Never detected, nobody had any idea we were out there.
A second moment was just this past Thursday. I spent a fair amount of my life as a tail hook guy – [landing F/A-18s on US Navy Supercarriers] on long carrier deployments.
The last 18 seconds of a Carrier landing are intense. The last 18 seconds of making a vertical landing on this much smaller USMC Assault Carrier – is a lot more relaxed.
The F-35C is doing some great stuff. Making a vertical landing [my first this week] on the moving ship, that is much smaller than anything I’ve landed on at sea – with less stress, was pretty awesome.
Sack: It was my first flight at Edwards AFB Jan ’16. I got in the airplane and started it up. I was still on the deck and there were apparently other F-35s airborne – I believe USAF, I was not aware. I was a single ship, just supposed to go out and get familiar flying the aircraft.
As the displays came alive there were track files and the SA as to what everyone else was doing in the airspace, and I was still on the ground. I mean, I hadn’t even gotten my take-off clearance yet.
I didn’t even know where it was coming from. It was coming from another F-35. The jet had started all the systems for me and the SA was there. That was a very eye opening moment for me.
The second one, took place when I came back from that flight. In a Hornet you would pull into the line and had a very methodical way in which you have to shut off the airplane and the systems otherwise you could damage something.
So you have to follow a sequence, it is very methodical about which electronic system you shut off. In the F-35 you come back, you do a couple things then you just shut the engine off, and it does everything else for you. Sounds simple, even silly – but it is a quantum shift.
The voice of the pilots is clear.
The F-35 is a platform with the ultimate level of sophistication, made simple.
And therein lay the beauty of the F-35, and just why it will be so deadly: it’s simple.
The Moment Pilots First Realized the F-35 was Something Extraordinary
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Misleading F-35 Answers Drafted by Pentagon, Testing Chief Says
by Anthony Capaccio
Pentagon officials have been preparing a misleading assessment of progress on Lockheed Martin Corp.’s F-35, the costliest U.S. weapons program, the Defense Department’s chief tester warned.
“If not changed, the existing responses would at best be considered misleading and at worst, prevarications,” Michael Gilmore, director of operational test and evaluation, wrote in an internal memo criticizing the draft response to questions about F-35 testing from Senate Armed Services Committee Chairman John McCain.
Gilmore’s memo is the latest example of his vocal doubts about the F-35’s performance in key tests. His critiques are at odds with the Pentagon’s narrative that the program is on course after earlier problems. President-elect Donald Trump and his defense secretary — he’s nominating retired General James Mattis — will have to decide next year whether to increase F-35 production to 70 in fiscal 2018 from 63 this year, as requested by the Defense Department.
Trump, who on Tuesday complained that the cost of thenew Air Force One being built by Boeing Co. “is totally out of control,” has also raised some questions in the past about the F-35. In an October 2015 interview with radio host Hugh Hewitt, Trump criticized the fighter’s cost and said he heard “that it’s not very good” and that “existing planes are better.”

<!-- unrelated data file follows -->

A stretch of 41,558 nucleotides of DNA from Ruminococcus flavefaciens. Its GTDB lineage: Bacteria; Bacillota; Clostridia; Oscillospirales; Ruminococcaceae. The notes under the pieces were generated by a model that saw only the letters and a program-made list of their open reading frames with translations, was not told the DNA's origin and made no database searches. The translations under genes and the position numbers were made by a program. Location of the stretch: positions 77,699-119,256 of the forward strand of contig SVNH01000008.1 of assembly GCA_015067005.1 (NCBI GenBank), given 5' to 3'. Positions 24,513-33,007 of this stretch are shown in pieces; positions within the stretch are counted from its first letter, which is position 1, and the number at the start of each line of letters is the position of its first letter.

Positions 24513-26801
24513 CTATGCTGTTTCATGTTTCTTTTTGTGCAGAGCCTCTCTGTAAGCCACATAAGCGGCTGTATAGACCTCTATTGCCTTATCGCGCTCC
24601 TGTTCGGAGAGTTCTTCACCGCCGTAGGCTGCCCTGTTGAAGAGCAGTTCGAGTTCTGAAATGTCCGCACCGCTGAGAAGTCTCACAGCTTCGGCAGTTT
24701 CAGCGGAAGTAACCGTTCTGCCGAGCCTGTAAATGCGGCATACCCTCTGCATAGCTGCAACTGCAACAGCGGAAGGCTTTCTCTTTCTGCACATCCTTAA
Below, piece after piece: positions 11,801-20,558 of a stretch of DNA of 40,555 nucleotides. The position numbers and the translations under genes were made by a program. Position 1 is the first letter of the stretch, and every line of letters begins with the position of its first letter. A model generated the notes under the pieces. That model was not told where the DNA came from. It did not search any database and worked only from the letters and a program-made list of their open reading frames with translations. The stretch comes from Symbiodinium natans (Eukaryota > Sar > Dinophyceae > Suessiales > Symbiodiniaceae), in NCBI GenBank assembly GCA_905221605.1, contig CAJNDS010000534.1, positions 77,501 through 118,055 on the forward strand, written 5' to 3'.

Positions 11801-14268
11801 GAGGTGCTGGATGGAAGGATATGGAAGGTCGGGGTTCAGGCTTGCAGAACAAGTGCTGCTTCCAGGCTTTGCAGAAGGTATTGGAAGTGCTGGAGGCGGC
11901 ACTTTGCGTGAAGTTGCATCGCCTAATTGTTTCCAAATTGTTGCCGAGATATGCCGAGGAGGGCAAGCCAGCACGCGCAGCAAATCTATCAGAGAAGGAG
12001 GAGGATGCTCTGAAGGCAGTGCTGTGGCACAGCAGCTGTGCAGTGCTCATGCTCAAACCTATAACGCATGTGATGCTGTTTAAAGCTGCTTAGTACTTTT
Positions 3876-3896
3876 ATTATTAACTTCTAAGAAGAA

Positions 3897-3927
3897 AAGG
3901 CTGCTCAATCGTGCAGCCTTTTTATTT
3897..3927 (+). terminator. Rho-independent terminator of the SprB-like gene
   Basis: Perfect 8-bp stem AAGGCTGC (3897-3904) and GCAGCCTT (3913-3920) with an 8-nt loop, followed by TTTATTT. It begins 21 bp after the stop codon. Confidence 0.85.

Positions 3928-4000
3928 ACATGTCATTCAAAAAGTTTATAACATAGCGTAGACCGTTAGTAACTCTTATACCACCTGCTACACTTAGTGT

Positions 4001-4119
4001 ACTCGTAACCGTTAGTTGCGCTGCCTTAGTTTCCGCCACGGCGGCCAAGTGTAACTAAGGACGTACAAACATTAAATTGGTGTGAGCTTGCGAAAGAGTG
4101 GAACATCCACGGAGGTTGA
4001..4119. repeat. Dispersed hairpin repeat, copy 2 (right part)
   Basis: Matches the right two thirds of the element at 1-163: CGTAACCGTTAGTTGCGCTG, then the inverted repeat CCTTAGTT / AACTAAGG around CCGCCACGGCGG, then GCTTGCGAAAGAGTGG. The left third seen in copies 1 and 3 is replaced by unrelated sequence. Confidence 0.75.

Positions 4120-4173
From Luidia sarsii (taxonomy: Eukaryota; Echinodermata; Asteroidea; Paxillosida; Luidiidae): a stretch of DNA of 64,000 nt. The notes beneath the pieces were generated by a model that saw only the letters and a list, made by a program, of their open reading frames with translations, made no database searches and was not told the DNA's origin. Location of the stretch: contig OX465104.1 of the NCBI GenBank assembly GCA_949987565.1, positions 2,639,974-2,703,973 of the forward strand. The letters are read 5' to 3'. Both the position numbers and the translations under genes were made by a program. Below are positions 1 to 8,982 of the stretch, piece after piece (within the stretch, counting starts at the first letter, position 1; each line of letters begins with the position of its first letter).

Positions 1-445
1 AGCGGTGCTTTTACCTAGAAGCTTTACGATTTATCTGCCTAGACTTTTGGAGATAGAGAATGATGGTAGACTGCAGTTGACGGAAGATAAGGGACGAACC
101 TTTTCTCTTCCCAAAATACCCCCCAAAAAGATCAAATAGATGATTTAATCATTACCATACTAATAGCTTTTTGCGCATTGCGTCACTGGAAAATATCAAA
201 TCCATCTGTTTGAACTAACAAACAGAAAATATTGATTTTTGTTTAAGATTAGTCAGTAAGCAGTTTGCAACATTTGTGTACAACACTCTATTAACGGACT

In a Nov. 3 letter to departing Defense Secretary Ash Carter, McCain, an Arizona Republican, said he was “extremely disappointed to learn of another delay” in the $57 billion development and demonstration phase of the F-35 “with an associated cost overrun that may be upwards of $1 billion.”
Several of the answers in the draft response to McCain “ignore acknowledged facts, are ambiguous and misleading and if signed and sent as-is” could “generate substantial issues with the Congress,” Gilmore wrote to Frank Kendall, undersecretary of defense for acquisition, in the Nov. 28 memo obtained by Bloomberg News.
The draft answers should “be revised to provide clear, accurate and complete answers,” said Gilmore, who also raised concerns about the F-35 in a Nov. 18 letter to Deputy Defense Secretary Robert Work.
Gilmore “has shared his concerns” with Kendall who “has them for advisement in his response to Senator McCain,” spokesman Mark Wright said in an e-mail. Navy Lieutenant Commander Courtney Hillson, a spokeswoman for Work, said in an e-mail that Gilmore’s information “was and continues to be used to help senior leaders make informed decisions.”
Gilmore challenged passages in the Defense Department’s draft response to McCain that assert:
.The F-35’s development phase is due to end in “early 2018.” Gilmore said the department should “state clearly that development flight testing will not complete — at the earliest” — until mid-2018.
.Operational combat testing that all weapons systems must pass will start in mid-2018 and be completed a year later. Gilmore labeled that “false.” Instead, he said the tests will commence “no sooner than late 2018, or, more likely, in early 2019 but could be as late as 2020.”
.An Air Force certification to lawmakers that F-35s delivered in fiscal 2018 will have full combat capability remains “valid.” Gilmore said that is “highly unlikely” because of delays in testing the critical final version of the plane’s software and correcting 276 pending deficiencies.